Wesley Clark Announces ... Finally

Amid red, white and blue balloons and recycled Draft Clark signs, Wesley Clark announced his run for the White House. "My name is Wes Clark. I am from Little Rock, Arkansas. And I’m here to announce that I intend to seek the presidency of the United States of America," he told a crowd of about 1,000 supporters at a boys and girls club here.

It was about time, as many people were tiring of Clark's indecisiveness while he showed up on as many television shows as possible without even declaring a political party. On a sunny warm fall day in the political landscape owned by Bill Clinton, the coy general, who officially declared himself a Democrat only two weeks ago, became the hottest name in politics.

Clark joins an already crowded field of nine Democrats, but politicos say he brings something new to the table. He knows his way around international issues. He is a wizard about military issues. And he's telegenic -- a critical component of any campaign in a media obsessed world.

But the retired four-star Army general possesses no governing experience nor has he ever been on a campaign trail. The consequences of inexperience are harsh for a newbie. While playing war games is no easy task, neither is directing national policy or shaking thousands of hands all day.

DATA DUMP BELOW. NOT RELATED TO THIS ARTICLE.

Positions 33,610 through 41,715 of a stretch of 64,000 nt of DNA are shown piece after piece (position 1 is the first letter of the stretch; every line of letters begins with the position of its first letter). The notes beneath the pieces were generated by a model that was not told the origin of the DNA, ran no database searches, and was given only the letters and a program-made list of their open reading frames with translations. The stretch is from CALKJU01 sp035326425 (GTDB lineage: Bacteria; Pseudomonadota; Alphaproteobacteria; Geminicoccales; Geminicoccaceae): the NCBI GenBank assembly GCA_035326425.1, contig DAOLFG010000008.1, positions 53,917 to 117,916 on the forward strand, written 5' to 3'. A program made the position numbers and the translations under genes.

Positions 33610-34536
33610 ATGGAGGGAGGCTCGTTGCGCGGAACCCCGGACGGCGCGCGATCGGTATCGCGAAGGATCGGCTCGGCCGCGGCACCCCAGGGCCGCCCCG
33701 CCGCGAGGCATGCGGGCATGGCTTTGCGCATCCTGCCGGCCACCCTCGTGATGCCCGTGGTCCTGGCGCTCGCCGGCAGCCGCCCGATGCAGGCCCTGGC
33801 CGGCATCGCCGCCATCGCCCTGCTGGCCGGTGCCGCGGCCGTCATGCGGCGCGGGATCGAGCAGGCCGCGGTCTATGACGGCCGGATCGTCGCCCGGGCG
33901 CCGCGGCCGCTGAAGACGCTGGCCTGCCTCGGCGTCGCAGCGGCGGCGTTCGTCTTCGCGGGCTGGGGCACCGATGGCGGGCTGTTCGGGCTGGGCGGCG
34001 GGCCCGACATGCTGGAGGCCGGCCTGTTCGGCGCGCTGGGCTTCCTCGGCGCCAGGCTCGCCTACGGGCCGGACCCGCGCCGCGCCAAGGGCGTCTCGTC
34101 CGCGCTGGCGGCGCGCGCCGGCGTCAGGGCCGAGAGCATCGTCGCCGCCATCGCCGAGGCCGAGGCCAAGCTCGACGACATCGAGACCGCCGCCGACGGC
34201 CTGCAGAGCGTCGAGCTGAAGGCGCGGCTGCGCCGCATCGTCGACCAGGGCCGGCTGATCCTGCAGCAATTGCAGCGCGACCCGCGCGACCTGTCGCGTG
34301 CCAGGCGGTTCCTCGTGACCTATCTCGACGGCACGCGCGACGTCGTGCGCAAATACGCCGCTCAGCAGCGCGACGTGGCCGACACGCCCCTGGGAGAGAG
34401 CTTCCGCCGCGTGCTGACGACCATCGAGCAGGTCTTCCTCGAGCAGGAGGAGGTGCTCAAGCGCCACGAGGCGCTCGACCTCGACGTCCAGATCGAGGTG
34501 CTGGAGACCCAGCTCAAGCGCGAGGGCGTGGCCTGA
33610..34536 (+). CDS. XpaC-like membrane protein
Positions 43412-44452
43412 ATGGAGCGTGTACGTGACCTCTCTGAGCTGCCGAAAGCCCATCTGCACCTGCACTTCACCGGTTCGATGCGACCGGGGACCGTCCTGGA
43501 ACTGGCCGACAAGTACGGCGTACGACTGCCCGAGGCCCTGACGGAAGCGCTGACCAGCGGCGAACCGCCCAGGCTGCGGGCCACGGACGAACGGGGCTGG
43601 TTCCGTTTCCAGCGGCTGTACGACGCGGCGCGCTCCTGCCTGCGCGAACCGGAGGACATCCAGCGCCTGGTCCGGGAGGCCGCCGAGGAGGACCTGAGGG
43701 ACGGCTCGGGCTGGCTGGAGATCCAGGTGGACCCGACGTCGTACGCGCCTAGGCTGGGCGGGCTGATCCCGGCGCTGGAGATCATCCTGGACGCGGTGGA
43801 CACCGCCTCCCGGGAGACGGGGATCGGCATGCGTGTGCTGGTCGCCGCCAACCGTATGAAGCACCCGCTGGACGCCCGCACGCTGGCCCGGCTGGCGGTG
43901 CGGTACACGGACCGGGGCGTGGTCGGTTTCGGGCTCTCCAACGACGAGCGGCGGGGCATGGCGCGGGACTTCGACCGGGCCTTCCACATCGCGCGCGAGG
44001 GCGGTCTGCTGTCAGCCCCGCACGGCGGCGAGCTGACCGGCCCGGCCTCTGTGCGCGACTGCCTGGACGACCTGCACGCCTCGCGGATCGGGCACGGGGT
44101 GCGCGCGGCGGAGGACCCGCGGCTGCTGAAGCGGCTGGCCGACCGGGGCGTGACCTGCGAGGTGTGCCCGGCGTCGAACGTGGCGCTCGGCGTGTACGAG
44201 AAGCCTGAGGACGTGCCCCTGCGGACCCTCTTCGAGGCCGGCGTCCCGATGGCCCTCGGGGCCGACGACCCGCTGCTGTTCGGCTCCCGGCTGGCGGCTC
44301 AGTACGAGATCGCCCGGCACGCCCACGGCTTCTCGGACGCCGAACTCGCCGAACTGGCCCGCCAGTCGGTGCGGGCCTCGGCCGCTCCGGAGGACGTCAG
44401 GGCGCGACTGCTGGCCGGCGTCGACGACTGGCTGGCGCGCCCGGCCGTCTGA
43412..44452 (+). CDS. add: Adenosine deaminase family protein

Possibly Clark can learn from the experienced tutors who are quickly securing the perimeter around him. This week, a flood of former Clintonites flew into Little Rock to teach Clark the ropes of a successful campaign. Among the Clinton and Gore crew are Gore spokesman Mark Fabiani, Gore's chief of staff Ron Klain, former Commerce Secretary Mickey Kantor; former Gore field director Donnie Fowler; Washington attorneys Ron Klain and Bill Oldaker; New Hampshire activist and Clinton friend George Bruno; Clinton appointee Vanessa Weaver and Eli Segal, former head of AmeriCorps.

Powerful advertising man Skip Rutherford, a Clinton fundraiser and president of the Clinton Foundation that oversees the construction of the Clinton Library in Little Rock, also attended the campaign meeting. His attendance signaled to some that Clinton was much more involved in this campaign than appears apparent.

This influence became much clearer on Wednesday as the former president's inner circle organized the artificial hoopla and former White House staffers and interns fanned out to dispense bottles of water, sign up volunteers and handle media. The theme that resonated: Don't Stop Thinking About Yesterday.

The Clinton connection that Al Gore tried so hard to keep at a distance in 2000 seems to be closer than ever in the earliest stage of a Clark campaign. Certainly, former Gore allies know how to wage a war against Bush, hoping, perhaps, for a landslide victory by lining up with a general who knows how to strategize.